I looked at him and tell him 'BRIAN. This hurts too bad. There is no way. I think I should just get an epidural and call it a day. What if she gets stuck? What if she is really big? What if something goes wrong? What if she is not face down. I. AM. SOOOO. SCARED.'

Brian looks at me and says NOTHING that I expected him to say.  I knew he was going to tell me just get the epidural and lets have this baby. 

Not on your life. 

He said, 'Jennie. Look at me. You. Can. Do. This. You are strong. You are capable. You have had FIVE babies. This time is no different. You are a birthing pro.'

Two things crossed my mind as he was telling me this. 
Number 1... I was watching his face, studying it. Somehow what he is saying and what his face is conveying are totally different. 

He doesn't look convinced about his strong words. Does he really not believe in me? What is this all about? Why does he look nervous…..?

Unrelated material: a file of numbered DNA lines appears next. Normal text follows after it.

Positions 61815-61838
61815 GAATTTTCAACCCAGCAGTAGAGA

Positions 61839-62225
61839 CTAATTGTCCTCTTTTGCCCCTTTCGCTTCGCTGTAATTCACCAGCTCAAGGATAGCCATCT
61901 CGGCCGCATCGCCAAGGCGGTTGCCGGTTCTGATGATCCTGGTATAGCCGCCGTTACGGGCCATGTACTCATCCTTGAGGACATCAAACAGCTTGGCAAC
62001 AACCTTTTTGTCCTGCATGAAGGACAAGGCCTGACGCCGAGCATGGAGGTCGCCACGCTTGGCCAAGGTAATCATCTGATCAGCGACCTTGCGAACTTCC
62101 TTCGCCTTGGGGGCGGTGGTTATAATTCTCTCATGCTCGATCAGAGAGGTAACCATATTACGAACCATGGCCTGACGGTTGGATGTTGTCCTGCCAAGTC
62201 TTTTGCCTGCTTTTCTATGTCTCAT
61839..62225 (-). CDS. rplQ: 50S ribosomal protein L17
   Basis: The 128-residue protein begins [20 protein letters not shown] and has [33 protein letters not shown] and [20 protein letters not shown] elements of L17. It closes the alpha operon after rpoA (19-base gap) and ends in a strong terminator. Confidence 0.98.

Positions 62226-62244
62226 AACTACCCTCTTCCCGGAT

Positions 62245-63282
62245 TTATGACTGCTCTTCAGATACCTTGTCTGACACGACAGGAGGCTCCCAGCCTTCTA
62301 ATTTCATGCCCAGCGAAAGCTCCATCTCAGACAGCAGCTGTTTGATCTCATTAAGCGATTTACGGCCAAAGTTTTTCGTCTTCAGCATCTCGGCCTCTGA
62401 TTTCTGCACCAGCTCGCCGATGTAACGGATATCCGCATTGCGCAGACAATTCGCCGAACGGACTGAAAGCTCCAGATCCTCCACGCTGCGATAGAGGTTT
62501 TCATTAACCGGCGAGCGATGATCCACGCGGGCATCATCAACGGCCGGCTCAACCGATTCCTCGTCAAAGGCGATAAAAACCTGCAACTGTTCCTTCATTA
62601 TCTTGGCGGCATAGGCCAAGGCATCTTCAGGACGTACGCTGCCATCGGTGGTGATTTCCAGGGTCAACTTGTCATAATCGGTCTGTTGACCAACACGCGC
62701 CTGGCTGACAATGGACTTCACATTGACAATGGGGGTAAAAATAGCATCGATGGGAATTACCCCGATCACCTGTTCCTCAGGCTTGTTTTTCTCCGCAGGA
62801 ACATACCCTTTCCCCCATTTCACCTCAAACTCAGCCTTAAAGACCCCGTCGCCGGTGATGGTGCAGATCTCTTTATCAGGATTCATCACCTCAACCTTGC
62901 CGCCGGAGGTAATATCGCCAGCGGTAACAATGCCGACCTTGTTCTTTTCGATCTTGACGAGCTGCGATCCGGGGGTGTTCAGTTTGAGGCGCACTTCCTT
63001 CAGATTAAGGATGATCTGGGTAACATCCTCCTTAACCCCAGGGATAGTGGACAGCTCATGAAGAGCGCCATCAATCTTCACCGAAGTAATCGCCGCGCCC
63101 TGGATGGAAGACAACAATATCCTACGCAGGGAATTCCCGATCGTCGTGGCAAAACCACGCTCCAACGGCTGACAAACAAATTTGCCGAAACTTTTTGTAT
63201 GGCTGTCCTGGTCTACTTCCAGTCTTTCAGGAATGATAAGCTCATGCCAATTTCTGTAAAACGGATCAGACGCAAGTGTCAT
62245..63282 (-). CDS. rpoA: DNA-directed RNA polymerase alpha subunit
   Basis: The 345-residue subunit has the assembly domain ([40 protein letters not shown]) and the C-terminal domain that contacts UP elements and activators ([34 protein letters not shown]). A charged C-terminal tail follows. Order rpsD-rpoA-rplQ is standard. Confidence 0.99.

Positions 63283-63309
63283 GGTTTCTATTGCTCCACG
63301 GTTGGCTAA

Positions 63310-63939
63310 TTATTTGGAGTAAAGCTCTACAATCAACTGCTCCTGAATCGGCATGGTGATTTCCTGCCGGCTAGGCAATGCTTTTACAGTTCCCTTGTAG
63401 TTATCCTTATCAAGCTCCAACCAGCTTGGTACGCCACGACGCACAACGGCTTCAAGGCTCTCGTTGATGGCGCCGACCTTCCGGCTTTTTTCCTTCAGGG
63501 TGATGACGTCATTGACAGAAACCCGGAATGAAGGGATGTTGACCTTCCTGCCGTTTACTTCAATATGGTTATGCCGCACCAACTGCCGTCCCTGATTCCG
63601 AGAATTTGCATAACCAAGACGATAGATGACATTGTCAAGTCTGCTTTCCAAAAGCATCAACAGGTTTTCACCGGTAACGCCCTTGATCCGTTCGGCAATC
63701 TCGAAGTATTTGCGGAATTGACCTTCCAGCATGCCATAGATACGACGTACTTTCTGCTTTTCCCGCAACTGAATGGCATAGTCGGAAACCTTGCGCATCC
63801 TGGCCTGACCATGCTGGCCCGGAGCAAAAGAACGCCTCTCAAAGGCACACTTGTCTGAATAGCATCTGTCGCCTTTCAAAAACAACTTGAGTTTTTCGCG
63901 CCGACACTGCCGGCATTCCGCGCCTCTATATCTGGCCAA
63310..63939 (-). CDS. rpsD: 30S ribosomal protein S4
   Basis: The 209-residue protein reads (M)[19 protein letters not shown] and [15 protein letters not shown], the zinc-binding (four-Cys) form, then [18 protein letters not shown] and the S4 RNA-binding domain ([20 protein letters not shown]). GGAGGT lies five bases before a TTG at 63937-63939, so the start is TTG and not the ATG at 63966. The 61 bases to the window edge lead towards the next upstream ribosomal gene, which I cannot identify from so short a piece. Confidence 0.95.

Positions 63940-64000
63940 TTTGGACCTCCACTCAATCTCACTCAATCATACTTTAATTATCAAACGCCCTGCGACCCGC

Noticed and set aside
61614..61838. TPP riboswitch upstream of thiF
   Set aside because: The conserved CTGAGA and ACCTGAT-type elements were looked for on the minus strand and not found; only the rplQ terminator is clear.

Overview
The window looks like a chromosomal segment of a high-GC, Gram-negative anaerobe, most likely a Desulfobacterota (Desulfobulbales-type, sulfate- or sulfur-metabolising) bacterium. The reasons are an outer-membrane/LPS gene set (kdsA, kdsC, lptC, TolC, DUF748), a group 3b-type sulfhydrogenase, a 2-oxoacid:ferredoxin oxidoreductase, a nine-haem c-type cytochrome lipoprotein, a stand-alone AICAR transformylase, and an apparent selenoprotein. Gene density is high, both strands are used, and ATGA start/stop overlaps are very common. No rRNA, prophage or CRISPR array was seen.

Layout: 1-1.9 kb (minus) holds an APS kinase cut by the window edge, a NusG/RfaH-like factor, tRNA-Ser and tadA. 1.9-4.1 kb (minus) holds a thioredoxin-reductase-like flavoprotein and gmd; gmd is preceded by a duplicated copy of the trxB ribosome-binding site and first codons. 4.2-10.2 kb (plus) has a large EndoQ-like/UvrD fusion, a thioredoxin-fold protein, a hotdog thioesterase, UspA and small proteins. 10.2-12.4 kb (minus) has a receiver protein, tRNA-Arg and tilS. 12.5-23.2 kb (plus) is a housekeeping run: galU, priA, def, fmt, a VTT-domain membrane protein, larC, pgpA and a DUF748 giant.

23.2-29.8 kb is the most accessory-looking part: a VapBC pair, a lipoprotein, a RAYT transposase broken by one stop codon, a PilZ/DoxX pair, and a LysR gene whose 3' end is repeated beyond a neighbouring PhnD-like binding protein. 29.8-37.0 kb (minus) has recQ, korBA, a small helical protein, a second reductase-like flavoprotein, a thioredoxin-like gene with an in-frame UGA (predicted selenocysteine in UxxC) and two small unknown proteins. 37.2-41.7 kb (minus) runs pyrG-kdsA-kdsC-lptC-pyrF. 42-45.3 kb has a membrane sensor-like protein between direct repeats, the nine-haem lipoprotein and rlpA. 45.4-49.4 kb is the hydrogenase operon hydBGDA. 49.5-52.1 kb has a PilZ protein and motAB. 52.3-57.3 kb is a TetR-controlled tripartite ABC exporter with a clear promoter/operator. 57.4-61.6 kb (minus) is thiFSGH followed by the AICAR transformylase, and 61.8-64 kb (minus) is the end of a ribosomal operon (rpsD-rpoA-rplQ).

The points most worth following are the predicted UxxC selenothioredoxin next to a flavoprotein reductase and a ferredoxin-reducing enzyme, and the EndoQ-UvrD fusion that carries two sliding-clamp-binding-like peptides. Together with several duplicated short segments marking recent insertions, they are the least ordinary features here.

And Number 2… Does he realize how insane this is? Does he know how much this hurts? What makes him think that he knows what I am capable of? The bible talks about the worst pain being childbirth….has he read that verse? 

He said, 'Jennie, you don't like epidurals. Your blood pressure bottoms out, you pass out, you cry getting epidurals. You will never regret doing this your favorite way, with no drugs. Getting an epidural will set you back. An epidural could drag this out. You could be done in an hour or two without it. You KNOW how to do this.'

I just stared at him.

Black coffee purchasing guy. 

I trust this guy with every fiber of my being. 

He probably likes me more than I like me.

I love him. 

He's incredible.

He's very handsome. 

He's mind bogglingly wonderful.

He would never lead me astray. 

I trusted him with my life and love 14 years ago when we got married. 

Birthing pain is immense….rational thought is totally gone. I just flipped off a doctor.